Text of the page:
Boasting a portfolio of natural wonders and highways that run nearly horizontal through desert valleys, Arizona is a destination state for road trips. Whether it is experienced on a bucket list-style, cross-country journey along Route 66, or merely on-screen, in one of the numerous feature films—from Thelma & Louise to Disney-Pixar’s Cars—that depict its landscape as a location, Arizona serves as inspiration for anyone who has felt the freedom of the open road. Composed of convertibles, cabriolets, and even a barchetta or two, these open-air automobiles embody that spirit, and are all going to be available for auction at next month’s RM Sotheby’s Arizona auction.
1959 Cadillac Eldorado Biarritz
Estimate: $200,000 - $225,000 USD
This top-of-the-line Cadillac has become an American icon for a few reasons, chief amongst them are those unmissable tailfins, which reached their peak in 1959. Though these aircraft-inspired structures did more to solidify the Cadillac brand than stabilize any Cadillac car at high speeds, because of the subtle differences between model years, the tailfin has taken on a new meaning for car collectors. Painted a shade reminiscent of a factory color called ‘Persian Sand,’ this Eldorado would be perfect for an open top cruise in the desert twilight.
1932 Cadillac V-16 Convertible Coupe by Fisher
Estimate: $750,000 - $850,000 USD
Flash back in time to the 1930s and the top-of-the-line Cadillac still sported a folding cabriolet top. We featured this example previously in a blog post titled “World Standard,” and indeed, this sixteen-cylinder Cadillac set industry benchmarks for quiet, powerful motoring. The Cadillac’s imposing powerplant had been given the same level of design and detailing as the rest of the car, courtesy of General Motors’ new design chief, Harley J. Earl. Cars like this Cadillac set the standard for American automobiles at the time, if not the world.
1963 Austin-Healey 3000 Mk II BJ7
Estimate: $70,000 - $80,000 USD | Offered Without Reserve
Thirty years after the V-16 Cadillac debuted, drop-top roadsters like this 1963 Austin-Healey were re-writing the rule book in terms of power-to-weight ratios. Some earlier models even eschewed side windows, opting instead for removable sliding side-screens, with see-through panels made of Perspex. The dividing line for these no-frills BN7 and BT7 roadsters is June of 1962; after that, Austin-Healey invested a bit more on interior comfort, offering wind-up windows and a quick-folding canvas top with their revised BJ7 roadster. After all, it can rain in the desert, too.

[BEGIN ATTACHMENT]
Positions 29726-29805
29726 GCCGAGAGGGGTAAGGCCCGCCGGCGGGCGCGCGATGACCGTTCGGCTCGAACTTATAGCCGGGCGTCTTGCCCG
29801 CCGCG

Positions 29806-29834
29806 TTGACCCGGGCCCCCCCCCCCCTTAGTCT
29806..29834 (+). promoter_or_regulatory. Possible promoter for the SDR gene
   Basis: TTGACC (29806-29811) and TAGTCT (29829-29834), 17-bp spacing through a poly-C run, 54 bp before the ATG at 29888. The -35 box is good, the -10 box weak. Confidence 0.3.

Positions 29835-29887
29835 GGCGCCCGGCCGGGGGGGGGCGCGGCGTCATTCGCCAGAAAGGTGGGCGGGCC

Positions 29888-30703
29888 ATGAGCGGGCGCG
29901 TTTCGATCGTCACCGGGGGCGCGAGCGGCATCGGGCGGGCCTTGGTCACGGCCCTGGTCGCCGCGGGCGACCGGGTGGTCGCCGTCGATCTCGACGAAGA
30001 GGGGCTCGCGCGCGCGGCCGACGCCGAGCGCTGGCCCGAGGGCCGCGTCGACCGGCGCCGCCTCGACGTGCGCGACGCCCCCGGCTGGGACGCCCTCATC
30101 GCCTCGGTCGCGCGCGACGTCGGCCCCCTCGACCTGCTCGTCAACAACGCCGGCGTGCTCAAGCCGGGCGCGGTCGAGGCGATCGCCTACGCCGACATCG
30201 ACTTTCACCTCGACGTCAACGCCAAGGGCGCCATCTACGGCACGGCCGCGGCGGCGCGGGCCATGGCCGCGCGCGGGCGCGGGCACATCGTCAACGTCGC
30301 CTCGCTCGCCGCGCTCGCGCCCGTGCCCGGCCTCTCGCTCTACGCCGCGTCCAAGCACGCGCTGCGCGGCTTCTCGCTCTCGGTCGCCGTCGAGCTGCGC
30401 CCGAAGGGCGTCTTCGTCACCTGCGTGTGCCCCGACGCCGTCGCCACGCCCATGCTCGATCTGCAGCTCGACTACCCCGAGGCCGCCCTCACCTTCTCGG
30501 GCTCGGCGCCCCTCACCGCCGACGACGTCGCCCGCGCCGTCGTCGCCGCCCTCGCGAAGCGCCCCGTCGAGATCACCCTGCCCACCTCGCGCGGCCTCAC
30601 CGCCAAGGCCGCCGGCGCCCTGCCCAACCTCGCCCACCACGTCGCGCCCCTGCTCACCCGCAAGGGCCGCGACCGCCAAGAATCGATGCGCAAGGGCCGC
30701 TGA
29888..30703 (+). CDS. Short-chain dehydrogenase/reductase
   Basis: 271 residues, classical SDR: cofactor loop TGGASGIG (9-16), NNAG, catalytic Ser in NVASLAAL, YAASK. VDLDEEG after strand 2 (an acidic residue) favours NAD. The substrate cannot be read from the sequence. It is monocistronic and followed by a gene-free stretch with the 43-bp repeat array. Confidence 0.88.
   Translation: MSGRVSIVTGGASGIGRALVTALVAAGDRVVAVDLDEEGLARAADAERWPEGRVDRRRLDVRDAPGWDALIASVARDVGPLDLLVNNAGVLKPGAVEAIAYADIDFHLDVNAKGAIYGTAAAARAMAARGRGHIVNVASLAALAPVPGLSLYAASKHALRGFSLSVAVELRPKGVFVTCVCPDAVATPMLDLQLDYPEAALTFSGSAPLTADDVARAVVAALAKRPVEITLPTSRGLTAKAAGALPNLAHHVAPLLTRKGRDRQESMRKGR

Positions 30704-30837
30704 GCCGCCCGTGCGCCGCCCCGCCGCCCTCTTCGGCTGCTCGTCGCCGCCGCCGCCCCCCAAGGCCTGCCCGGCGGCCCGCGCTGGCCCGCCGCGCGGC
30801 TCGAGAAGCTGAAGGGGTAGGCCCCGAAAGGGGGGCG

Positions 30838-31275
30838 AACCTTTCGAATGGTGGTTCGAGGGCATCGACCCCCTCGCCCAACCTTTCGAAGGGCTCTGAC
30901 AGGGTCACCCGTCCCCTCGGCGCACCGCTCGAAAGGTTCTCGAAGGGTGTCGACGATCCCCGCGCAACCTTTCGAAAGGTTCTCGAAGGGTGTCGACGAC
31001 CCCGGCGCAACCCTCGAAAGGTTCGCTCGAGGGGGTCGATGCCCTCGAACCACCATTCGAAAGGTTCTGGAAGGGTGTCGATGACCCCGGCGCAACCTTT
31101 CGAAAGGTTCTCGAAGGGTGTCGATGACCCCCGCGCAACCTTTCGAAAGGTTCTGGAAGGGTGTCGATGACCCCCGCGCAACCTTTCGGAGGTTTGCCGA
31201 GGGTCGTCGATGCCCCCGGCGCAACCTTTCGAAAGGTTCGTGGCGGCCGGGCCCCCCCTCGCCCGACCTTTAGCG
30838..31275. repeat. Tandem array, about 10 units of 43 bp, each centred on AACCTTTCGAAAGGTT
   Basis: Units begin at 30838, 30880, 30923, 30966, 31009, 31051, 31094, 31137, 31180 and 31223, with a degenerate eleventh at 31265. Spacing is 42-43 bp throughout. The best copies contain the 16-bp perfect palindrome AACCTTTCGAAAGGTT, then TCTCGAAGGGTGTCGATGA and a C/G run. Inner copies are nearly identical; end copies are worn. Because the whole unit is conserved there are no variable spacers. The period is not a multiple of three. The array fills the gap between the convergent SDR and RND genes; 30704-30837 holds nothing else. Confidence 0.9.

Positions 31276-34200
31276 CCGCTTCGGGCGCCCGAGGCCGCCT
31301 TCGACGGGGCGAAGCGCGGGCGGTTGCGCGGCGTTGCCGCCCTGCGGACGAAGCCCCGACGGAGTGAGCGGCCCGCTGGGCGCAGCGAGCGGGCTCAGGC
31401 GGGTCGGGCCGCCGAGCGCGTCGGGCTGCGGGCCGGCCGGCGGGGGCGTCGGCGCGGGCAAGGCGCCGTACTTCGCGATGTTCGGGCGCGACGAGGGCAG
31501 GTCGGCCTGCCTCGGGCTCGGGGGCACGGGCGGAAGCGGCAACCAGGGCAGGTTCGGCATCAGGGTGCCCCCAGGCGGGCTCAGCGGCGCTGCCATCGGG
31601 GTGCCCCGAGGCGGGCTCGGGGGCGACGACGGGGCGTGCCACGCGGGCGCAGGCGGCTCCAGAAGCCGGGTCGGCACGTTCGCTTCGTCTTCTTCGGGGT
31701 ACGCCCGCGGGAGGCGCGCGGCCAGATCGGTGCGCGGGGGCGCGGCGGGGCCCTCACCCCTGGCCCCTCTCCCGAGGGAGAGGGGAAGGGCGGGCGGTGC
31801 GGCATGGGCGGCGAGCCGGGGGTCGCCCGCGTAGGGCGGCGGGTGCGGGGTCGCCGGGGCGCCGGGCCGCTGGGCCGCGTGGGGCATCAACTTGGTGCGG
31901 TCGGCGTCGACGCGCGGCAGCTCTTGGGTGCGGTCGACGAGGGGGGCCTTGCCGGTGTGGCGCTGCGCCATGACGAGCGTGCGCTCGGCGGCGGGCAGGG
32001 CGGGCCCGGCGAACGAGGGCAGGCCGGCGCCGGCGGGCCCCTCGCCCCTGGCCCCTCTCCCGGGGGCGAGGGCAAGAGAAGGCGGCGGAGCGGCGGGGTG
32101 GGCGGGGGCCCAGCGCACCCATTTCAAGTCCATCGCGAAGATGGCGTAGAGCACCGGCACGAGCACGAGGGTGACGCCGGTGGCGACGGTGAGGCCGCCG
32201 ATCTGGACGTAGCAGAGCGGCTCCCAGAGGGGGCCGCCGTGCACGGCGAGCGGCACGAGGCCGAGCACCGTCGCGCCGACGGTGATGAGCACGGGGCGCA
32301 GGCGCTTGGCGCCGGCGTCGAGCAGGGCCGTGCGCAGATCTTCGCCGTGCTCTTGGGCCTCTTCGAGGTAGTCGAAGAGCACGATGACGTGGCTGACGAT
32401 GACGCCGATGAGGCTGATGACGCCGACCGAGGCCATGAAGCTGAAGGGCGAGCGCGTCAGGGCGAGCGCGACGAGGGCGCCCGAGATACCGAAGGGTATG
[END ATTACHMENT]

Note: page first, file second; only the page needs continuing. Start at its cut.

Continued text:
1964 Sunbeam Tiger Mk 1
Estimate: $120,000 - $140,000 USD | Offered Without Reserve
Take a quick glance at this British icon and you might mistake it for a coupe. Sunbeam Tiger sports cars have become quite coveted in today’s market, with the connection to Carroll Shelby’s brand of high-performance modifications to existing chassis. The major modification in question is, of course, the addition of a 260 cubic-inch Ford V-8 engine under the hood, improving the Tiger’s power-to-weight ratio considerably. One of an estimated 27 cars wearing this specific shade of Balmoral Gray, this example is made even more special with the addition of a factory hard top.
2001 Ferrari 550 Barchetta Pininfarina
Estimate: $300,000 - $350,000 USD
Another special example we’ve featured before on this blog, the Barchetta is notable for its respectful take on Ferrari heritage. Classic ‘barchetta’ coachwork meant the ultimate in open-air motoring, with no side windows and only a snap-on top. The goal was to mimic a lithe, low-slung powerboat, as that is roughly what ‘barchetta’ means in Italian. This modern Barchetta came with a few more creature comforts than Ferrari’s mid-century efforts, including power-operated side windows and a foldable canvas top in case of inclement weather.
1972 Ford Bronco Custom
Estimate: $120,000 - $160,000 USD
Truly the truck one would want to have in case of inclement weather (or any weather, realistically), this Bronco was custom-built for a Ford enthusiast who wanted a bit more performance out of his classic off-roader. Built by the Carroll Shelby engine company, this Bronco packs a punch—underneath the hood sits a 331 cubic-inch V-8 engine producing 421 horsepower. With the brand-new, sixth-generation Bronco slowly making its way to Ford dealerships, the first-generation versions are becoming more desirable than ever, especially after being treated to upgrades like this example.